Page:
Haiti: Reconstruction at a Standstill

Escrito por Rose Ana Berbeo

miércoles, 12 de enero de 2011

Port-au-Prince (Prensa Latina) On the first anniversary of the earthquake that rocked most of Haiti, the reconstruction plan for this impoverished country seems to be at a standstill.

  The 7.3-magnitude quake devastated the capital and four neighboring cities, killed 250,000 people and left 1.3 million homeless or displaced.

More than 60 percent of the country’s infrastructure was destroyed, some 200,000 homes were destroyed, and losses were estimated at 6.8 billion, the equivalent of 120 percent of the country’s 2008 gross domestic product, according to official figures.

At the time, the international community began promising funds and supplies to collaborate in rebuilding the poorest country in the Western Hemisphere.

But the close to 10 billion dollars promised is being paid out in tiny amounts, and are not being administrated by those affected, who are the most appropriate people for distributing the funds: the Haitians themselves.

For just the first two years following the quake, five billion USD was approved, but only 1.2 billion have been paid, according to local reports. 0

The United States, which made the largest commitments for reconstruction, postponed delivery of the funds until the end of 2010, and only authorized one-tenth of the promised amount.

While international aid is constant, the slowness with which it is trickling in has obstructed construction plans.

To date, only five percent of the rubble has been cleared, and according to the Red Cross and Red Crescent, the task could take 10 years.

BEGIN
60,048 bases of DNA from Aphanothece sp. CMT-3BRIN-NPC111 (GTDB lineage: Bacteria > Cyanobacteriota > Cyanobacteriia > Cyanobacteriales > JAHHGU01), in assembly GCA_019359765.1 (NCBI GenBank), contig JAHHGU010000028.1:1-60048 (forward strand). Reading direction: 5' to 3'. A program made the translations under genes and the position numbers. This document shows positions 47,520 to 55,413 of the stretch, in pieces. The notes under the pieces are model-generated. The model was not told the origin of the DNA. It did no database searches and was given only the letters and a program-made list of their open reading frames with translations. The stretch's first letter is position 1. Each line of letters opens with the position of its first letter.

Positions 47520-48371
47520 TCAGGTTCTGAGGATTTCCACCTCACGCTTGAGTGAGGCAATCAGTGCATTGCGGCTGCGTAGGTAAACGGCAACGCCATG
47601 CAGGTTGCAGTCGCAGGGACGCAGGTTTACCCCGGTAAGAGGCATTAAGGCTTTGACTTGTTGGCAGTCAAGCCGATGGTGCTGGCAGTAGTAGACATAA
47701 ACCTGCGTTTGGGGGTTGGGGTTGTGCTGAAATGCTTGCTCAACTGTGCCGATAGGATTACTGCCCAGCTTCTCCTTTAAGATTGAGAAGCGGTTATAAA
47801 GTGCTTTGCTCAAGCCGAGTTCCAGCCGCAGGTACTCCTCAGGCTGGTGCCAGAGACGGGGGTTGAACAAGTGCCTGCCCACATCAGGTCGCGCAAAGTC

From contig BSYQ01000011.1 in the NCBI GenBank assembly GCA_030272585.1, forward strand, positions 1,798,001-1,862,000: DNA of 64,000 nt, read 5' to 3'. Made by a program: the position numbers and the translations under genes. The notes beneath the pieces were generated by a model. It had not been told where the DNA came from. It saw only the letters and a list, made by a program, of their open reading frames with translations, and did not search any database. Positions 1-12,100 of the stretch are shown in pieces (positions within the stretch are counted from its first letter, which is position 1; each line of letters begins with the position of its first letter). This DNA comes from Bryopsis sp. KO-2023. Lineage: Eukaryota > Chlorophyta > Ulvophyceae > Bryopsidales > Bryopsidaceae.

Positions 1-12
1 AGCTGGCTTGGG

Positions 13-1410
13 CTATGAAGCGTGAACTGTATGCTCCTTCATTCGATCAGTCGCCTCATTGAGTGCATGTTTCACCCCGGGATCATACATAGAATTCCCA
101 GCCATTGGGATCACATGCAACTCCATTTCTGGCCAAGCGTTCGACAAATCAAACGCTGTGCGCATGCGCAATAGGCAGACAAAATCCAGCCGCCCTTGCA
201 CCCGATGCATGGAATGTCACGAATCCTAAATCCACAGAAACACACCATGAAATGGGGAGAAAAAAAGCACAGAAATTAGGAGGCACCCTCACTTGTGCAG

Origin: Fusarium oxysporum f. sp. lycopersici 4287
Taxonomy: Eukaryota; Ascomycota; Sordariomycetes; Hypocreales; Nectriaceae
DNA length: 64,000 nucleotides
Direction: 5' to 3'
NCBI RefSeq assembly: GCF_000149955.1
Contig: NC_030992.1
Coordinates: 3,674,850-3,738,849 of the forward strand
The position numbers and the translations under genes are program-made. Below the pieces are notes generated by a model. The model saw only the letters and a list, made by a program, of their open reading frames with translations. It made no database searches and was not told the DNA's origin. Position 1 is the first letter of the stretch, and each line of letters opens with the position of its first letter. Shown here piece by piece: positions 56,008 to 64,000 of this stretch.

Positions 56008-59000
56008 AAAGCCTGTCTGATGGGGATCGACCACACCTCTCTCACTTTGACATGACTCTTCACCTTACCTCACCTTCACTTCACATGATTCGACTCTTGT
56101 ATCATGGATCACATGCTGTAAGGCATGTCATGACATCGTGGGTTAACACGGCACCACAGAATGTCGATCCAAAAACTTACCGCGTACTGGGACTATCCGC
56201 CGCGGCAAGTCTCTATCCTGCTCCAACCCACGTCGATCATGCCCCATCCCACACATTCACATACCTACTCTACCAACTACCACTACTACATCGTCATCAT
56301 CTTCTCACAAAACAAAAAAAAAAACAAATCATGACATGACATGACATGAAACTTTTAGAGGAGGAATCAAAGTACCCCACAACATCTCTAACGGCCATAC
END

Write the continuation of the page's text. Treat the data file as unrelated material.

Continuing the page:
According to a study by those organizations, at least 300 medium-size trucks would need to work seven days per week for 10 years to finish that work.

Meanwhile, the improvised refugee camps set up in public areas to house more than one million left homeless by the quake seem to be unchanging and with terrible sanitary conditions.

In that sense, children are among the most negatively affected, given that more than 800,000 children are crowded under the tents and tarps that have served as shelter for the last year.

Many agree that the biggest obstacle facing reconstruction is the lack of leadership by the Haitian government in distributing funds.

The capital provided by other administrations and international agencies is distributed by their representatives, and almost never taking into account the needs set out by the Haitian government.

In order revive reconstruction, it is imperative to allocate a sufficient labor force, equipment and money to meet the real priorities of the Haitian people, and to allow them to direct their own process of recuperation.

hr/sc/rlo/rab

Modificado el ( miércoles, 12 de enero de 2011 )

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